Society & Culture

Putin, Planes, and Position

Russian President Vladimir Putin was furious following the late-November destruction of a Russian war plane by Turkish fighter jets over Syrian airspace.  The Russians had been bombing “terrorist” positions inside war-torn Syria since September.  Less than two weeks before the incident, Putin thought he had reached agreement with his Turkish counterpart, Recip Tayyip Erdogan, on some contentious issues, including Ankara’s complaints that Russian war planes had been violating Turkish airspace.  The Russians gave signals to the West that Moscow would not overreact to what Putin called a “stab in the back” by the Turks (Russian Foreign Minister Sergey Lavrov told reporters that “We are not going to start a war with Turkey”), but publicly warned of dire consequences if such an incident were repeated.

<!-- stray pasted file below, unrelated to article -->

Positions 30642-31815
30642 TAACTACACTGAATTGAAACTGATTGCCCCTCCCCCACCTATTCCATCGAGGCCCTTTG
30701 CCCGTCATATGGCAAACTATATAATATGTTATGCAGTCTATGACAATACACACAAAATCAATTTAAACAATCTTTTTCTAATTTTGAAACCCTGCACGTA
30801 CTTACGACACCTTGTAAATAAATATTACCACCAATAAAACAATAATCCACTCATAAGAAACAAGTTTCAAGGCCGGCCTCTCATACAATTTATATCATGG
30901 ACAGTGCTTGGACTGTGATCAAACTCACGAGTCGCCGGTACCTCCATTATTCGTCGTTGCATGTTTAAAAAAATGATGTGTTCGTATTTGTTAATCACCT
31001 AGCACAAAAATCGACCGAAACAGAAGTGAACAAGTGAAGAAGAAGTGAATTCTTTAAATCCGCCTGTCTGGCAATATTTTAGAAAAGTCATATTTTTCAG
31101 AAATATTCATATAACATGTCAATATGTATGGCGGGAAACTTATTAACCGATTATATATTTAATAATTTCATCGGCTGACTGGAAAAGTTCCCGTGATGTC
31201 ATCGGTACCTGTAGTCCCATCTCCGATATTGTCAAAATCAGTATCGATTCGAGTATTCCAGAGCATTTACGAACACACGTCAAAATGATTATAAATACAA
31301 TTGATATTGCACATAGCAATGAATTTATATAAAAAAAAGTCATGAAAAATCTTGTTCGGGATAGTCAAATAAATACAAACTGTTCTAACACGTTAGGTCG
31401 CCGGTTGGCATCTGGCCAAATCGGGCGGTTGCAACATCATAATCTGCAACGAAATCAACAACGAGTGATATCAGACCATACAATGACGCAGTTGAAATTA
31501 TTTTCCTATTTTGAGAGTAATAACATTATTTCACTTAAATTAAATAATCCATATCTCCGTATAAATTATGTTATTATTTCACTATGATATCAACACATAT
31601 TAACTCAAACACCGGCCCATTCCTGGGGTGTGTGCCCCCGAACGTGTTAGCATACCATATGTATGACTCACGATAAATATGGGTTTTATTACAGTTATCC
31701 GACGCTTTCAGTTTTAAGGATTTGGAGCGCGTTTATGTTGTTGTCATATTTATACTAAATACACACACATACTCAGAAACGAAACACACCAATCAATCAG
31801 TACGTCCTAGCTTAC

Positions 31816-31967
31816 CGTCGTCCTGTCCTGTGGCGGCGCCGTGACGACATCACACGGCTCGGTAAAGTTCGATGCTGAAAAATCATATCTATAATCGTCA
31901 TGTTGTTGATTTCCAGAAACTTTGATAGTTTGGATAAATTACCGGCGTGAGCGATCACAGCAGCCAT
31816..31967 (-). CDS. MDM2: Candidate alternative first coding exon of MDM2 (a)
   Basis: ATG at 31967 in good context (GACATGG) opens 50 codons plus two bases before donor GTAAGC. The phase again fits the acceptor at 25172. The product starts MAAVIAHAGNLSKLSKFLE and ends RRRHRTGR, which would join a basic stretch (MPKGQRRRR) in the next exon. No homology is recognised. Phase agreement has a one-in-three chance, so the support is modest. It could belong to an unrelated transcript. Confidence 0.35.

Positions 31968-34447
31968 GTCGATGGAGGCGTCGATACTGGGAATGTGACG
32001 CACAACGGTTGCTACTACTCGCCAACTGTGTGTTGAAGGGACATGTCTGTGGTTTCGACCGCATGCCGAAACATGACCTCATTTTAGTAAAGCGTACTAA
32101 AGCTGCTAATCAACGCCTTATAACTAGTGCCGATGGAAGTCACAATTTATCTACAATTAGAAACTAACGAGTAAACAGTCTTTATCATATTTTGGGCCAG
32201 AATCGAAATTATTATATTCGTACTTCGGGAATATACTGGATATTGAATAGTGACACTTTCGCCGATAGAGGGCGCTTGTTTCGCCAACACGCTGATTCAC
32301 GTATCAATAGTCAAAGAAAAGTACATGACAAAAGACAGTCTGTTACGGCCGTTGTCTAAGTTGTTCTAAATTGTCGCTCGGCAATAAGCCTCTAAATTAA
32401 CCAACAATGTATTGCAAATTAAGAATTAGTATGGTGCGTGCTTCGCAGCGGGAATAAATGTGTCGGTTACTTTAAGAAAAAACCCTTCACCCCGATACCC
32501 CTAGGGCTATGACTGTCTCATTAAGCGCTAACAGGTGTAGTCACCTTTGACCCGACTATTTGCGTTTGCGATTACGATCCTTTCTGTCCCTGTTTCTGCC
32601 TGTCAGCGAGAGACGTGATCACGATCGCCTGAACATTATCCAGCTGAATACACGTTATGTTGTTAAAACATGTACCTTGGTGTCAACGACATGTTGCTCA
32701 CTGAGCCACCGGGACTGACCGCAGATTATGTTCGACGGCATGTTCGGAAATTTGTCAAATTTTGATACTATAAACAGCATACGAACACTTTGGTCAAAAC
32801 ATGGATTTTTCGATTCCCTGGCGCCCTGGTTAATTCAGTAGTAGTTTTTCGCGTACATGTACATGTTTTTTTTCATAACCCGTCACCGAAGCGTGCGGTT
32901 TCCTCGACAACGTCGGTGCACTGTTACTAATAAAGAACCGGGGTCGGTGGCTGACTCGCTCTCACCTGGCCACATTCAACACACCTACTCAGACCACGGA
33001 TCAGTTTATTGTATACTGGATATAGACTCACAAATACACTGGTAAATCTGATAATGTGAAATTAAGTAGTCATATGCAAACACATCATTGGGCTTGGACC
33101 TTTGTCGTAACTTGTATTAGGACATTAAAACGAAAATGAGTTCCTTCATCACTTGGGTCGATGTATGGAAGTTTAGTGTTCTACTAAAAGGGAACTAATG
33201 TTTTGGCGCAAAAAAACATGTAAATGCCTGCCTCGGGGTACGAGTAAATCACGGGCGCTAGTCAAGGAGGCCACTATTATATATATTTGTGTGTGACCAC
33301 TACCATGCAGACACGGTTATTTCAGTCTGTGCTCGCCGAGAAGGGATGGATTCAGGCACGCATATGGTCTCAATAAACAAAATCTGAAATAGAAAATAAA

Putin, according to Ekho Moskvy radio’s Aleksey Venediktov, sees the world as divided among “friends,” “enemies,” and “traitors.”  Putin, Venediktov maintains, will deal with an enemy, but not with a traitor.  Following the downing of the Russian Su-24 war plane, and the killing of one of the Russian airmen (who ejected over Syria; a Russian marine was also killed in a rescue attempt) by Turkish-backed insurgents engaged in fighting Russian ally Bashar al-Assad’s Syrian army, Putin reclassified his former friend Erdogan as a...

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